Because of its intrinsically personal nature, making a gift of artwork to someone is what you might call a pretty ballsy move. Unless, of course, the art you are gifting happens to have the kind of broad universal appeal of art deco architecture. And this is the genius behind the Brooklyn-based Municipal Prints Company, a new boutique prints and lithograph maker that specializes in the gorgeous period art and design of the 1920’s and 1930’s. Their recent “City of Brooklyn” series is based on W.P.A.- era posters and I love the sharp clean lines, the elegant typefaces, and the rich contrasts of the colors. They’re great re-interpretations of some timeless designs and you pretty much can’t go wrong giving someone one of these.It’s a nice bonus that the story behind the company is kind of awesome. Brooklyn resident and founder Sheldon Yeager was a MTV Networks executive who happened to harbor a deep and abiding love of the aesthetic and architectural traditions of the early 20th century, specifically the grand public architecture of that era. Of course lots of us have passions and have debated following The Dream… but we get distracted because its lunchtime and we have to go to Duane Reade or whatever and so we never do anything about it. We find it inspiring when someone puts their money where their mouth is and takes a leap of faith for something they believe in. So we salute Mr. Yeager and the Municipal Prints Company for doing just that, and ultimately creating a really beautiful product in the process.
Donald Judd was one of the first artists to make Soho his neighborhood and moved to 101 Spring Street in 1968. Over the years, Judd used the space as his home and studio, a place for community events and meetings, and an exhibition space for installations and performances. Here’s a shot of him holding a seminar on the ground floor of the building.That’s him in the middle sitting on the desk and Julian Schnabel to the right with the shades on. In addition to being one of the most celebrated artists of his time, Judd was a huge preservationist and was instrumental in preventing the Robert Moses planned Lower Manhattan Expressway from decimating Broome Street. When his classic building’s façade began to sag, he called in architects and engineers, but could not afford to take on the massive project. Two years after his death in 1994, the Judd Foundation was formed and they sold 30 of his works to raise $20 million for the restoration of his buildings in New York and in Marfa, Texas.Restoration of 101 Spring commenced in 2008 and is expected to be completed by June of 2013. This building is one of the finest examples of this type of architecture in the neighborhood and is the only single use cast-iron building left in Soho.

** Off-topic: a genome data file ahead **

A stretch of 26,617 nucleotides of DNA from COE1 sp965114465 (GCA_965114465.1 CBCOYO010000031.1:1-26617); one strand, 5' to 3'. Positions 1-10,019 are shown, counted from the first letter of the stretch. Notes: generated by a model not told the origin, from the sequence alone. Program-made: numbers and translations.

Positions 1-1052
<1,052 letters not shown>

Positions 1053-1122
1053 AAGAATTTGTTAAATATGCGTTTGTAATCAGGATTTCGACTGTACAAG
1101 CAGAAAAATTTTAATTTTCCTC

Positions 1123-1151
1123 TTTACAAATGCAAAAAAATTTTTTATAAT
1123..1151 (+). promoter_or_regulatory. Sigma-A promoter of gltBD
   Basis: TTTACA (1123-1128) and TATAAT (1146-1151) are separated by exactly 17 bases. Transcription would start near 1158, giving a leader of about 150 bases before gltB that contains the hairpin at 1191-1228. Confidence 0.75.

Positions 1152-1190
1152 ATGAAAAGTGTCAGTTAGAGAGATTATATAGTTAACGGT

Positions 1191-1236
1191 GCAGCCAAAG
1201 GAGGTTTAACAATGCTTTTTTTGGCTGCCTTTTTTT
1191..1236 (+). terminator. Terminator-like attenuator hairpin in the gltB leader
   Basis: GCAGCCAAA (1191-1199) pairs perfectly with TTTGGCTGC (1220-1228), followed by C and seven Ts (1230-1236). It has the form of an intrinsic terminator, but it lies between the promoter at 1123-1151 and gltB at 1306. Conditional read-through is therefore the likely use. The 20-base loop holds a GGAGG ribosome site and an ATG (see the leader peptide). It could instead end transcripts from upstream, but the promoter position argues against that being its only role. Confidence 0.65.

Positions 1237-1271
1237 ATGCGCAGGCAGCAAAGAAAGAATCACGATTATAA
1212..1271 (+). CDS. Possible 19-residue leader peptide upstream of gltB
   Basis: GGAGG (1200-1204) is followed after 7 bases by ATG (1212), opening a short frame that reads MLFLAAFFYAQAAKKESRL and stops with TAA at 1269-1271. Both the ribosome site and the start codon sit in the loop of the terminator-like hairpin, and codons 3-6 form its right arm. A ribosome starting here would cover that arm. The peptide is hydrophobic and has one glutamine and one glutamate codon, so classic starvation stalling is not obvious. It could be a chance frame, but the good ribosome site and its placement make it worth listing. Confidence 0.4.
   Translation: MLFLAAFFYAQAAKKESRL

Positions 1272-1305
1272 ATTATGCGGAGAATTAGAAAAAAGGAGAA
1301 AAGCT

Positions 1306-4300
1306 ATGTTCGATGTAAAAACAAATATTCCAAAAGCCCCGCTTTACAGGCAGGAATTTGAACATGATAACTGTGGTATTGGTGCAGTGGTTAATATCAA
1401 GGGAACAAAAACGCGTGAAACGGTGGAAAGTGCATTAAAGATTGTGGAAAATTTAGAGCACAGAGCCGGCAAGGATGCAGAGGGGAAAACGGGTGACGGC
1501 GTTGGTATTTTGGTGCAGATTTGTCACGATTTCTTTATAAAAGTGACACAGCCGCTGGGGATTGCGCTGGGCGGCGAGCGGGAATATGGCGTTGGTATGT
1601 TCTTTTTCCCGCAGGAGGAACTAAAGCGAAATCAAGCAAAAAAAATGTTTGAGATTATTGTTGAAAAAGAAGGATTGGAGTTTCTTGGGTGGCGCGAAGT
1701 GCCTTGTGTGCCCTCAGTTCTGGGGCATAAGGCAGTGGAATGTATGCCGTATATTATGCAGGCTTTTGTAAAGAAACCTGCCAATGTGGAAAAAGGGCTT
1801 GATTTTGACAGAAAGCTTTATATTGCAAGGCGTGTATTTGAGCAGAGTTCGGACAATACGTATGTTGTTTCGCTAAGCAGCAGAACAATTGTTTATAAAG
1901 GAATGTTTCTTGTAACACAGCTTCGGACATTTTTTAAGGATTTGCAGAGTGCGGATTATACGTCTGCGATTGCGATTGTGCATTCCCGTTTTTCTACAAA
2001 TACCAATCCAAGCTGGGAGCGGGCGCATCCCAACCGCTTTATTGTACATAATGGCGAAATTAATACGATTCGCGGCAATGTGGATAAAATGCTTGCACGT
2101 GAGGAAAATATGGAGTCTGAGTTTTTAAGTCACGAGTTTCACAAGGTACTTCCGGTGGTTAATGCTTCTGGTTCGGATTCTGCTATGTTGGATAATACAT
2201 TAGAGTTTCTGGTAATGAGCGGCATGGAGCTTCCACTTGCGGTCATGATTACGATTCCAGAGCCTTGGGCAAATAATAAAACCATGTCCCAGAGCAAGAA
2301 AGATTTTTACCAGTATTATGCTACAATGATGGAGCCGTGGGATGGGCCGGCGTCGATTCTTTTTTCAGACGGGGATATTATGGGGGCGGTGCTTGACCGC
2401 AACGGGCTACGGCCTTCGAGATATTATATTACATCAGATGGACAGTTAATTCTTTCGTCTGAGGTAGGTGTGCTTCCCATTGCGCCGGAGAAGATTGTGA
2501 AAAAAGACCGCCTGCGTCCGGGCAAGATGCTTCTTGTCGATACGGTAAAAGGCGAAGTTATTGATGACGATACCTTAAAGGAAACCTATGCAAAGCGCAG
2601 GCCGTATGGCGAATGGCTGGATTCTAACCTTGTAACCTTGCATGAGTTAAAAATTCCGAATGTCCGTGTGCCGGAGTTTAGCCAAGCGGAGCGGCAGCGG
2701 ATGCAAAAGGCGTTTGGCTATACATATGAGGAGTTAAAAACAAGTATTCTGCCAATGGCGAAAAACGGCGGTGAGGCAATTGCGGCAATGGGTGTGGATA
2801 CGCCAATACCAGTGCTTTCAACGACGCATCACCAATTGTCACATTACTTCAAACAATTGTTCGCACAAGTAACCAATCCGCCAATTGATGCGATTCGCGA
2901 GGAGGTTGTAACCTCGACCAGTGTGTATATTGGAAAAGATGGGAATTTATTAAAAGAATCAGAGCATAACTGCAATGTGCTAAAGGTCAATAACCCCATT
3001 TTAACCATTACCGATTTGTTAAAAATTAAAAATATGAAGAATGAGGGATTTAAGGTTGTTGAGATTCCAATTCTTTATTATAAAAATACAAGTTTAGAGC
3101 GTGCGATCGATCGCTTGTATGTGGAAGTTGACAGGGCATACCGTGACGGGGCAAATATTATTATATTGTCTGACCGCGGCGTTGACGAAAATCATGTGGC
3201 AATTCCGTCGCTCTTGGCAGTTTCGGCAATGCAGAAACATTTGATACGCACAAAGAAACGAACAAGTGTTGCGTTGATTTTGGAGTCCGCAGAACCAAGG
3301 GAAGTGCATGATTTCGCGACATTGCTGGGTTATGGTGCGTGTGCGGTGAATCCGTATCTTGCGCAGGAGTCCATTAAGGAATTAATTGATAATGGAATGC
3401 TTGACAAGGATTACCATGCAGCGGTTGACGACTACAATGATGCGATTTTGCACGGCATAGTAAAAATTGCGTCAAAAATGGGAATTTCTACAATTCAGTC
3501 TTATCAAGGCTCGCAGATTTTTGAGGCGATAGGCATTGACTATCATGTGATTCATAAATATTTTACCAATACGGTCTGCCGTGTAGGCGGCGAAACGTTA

It’s closed for the summer, so now’s a great time to go take a breather and check out some dirt. A big giant room full of dirt. About two feet deep.
Biking back over the Union Street Bridgetoday I stopped to watch a group of artists quietly painting the battered waterway. It was a really surprising place to see artists at work. It called to mind for me this thing I read once which touched on Monet’s series on the river Thames.
At the time, it was the Industrial Revolution and Monet was seeking to capture the natural beauty of a commercial river filtered through the smog and rainbow hues of pollution. Maybe this group was trying to do the same thing; to find natural beauty where it might still be hiding in the Gowanus. But then I thought maybe that’s kind of a stretch. Regardless of intention, pretty cool to watch artists at work, though.